Sangamon State and the Blue Memo
The curricular emphases above are grounded in the history of UIS and its predecessor, Sangamon State University. Legislated to be an “innovative institution” at its creation, the campus and its first president, Robert Spencer, set the stage for general education by issuing the “Blue Memo”, so-called for the color of the paper on which it was issued, in December 1970 during the institution’s first year of operation. The “Blue Memo” sets out an educational philosophy that is characterized by a commitment to teaching, what we now call “active” or “student-centered” learning, and a dedication to public affairs, and community service. Dr. Spencer noted in a comment that is just as relevant today as it was 40 years ago, that the many questions on the environmental and urban crises facing our civilization naturally lead to fundamental and more profound questions about the nature of the human community and the meaning of human life itself.
For the complete text to the “Blue Memo”, see the UIS Archives website.
Sangamon State and UIS have always had some form of general education based on the principles established by the founding faculty and administration. For much of its early history, the institution was an upper division institution, catering to junior- and senior-level undergraduates, and so it had upper division general education. Eventually that took the form of a twelve-hour core of courses in three areas: Public Affairs Colloquia, Liberal Studies Colloquia, and Applied Study Terms. The colloquia were interdisciplinary and sometimes team-taught. The Applied Study Terms were the foundation of our internship program today, housed in the Experiential and Service-Learning Programs. The institution has always been known regionally and in higher education circles for the quality and extensiveness of its internship programs.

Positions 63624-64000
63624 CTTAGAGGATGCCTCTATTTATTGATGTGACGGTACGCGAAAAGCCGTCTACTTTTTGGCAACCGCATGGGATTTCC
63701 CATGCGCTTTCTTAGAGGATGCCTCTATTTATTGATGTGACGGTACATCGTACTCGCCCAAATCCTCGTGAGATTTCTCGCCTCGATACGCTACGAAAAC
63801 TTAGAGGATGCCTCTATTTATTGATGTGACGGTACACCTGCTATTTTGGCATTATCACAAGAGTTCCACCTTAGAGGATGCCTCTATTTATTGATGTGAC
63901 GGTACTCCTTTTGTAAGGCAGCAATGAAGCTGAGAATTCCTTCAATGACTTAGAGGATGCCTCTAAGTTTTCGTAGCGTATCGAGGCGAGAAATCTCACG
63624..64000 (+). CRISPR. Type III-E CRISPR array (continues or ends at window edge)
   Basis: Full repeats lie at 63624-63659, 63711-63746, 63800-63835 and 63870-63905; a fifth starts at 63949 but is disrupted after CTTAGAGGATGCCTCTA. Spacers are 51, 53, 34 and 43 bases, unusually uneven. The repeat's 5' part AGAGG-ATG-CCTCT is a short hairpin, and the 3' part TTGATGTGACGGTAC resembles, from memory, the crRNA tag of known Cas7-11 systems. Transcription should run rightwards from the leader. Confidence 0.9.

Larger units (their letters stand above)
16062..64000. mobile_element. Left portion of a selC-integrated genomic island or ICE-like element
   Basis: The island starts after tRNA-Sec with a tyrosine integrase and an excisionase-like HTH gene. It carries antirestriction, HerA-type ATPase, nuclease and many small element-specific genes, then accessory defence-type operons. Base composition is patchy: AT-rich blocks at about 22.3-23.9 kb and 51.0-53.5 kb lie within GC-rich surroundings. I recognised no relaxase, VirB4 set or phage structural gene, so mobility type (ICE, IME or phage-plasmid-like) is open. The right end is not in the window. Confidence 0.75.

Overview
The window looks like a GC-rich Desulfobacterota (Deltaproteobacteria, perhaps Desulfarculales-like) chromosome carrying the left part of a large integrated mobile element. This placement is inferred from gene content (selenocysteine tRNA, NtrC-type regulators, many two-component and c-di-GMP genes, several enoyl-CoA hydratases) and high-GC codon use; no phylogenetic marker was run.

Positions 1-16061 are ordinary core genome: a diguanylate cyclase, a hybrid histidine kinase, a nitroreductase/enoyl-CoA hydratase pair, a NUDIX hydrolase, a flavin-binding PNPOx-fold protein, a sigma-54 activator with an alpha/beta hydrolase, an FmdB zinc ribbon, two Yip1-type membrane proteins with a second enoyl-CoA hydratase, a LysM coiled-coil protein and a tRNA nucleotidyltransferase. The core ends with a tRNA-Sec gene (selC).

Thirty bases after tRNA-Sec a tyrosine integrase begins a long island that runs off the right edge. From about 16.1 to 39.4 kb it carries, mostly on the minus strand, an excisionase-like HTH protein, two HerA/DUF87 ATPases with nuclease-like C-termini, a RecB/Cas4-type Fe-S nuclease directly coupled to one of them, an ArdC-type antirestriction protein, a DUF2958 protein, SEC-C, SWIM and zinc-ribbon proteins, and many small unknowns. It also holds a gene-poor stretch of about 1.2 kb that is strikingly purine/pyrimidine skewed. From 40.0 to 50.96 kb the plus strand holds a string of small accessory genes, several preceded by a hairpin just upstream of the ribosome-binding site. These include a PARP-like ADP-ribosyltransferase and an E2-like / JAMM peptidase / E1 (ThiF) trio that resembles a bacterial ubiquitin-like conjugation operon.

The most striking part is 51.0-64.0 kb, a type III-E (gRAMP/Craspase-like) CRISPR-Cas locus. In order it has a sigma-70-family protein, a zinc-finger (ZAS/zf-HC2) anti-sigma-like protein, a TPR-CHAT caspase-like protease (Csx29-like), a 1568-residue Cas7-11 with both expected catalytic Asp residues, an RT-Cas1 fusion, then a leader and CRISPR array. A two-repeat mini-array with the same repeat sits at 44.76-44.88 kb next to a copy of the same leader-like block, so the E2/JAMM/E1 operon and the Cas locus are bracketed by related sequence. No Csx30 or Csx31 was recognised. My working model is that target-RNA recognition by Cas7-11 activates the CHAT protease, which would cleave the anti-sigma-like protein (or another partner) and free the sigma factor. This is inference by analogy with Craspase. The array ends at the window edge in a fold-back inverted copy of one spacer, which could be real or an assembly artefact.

General Education Today
Our current general education curriculum, launched in Fall 2006, is based on two main principles: life-long learning and engaged citizenship. it was designed to be flexible, easy to transfer into, and distinctive. Its distinctiveness is based on a particular philosophy of liberal education best espoused by the Association of American Colleges and Universities (AAC&U) in its statement “What is Liberal Education?”:
Liberal Education is an approach to learning that empowers individuals and prepares them to deal with complexity, diversity, and change. It provides students with broad knowledge of the wider world (e.g. science, culture, and society) as well as in-depth study in a specific area of interest. A liberal education helps students develop a sense of social responsibility, as well as strong and transferable intellectual and practical skills such as communication, analytical and problem-solving skills, and a demonstrated ability to apply knowledge and skills in real-world settings.
General Education provides much of the breadth of a college degree, and it is a curriculum shared by all the undergraduates at UIS. It provides a series of benefits, such as:
- the ability to use multiple ways of knowing based in academic disciplines;
- the ability to integrate multiple perspectives;
- the skills for life-long learning; and,
- exposure to a world filled with people and experiences that may be different from those with which students are familiar.
The UIS General Education Curriculum helps students gain skills and knowledge needed for the twenty-first century and complements all of our 32 degree programs.
Courses in the program are divided into two categories: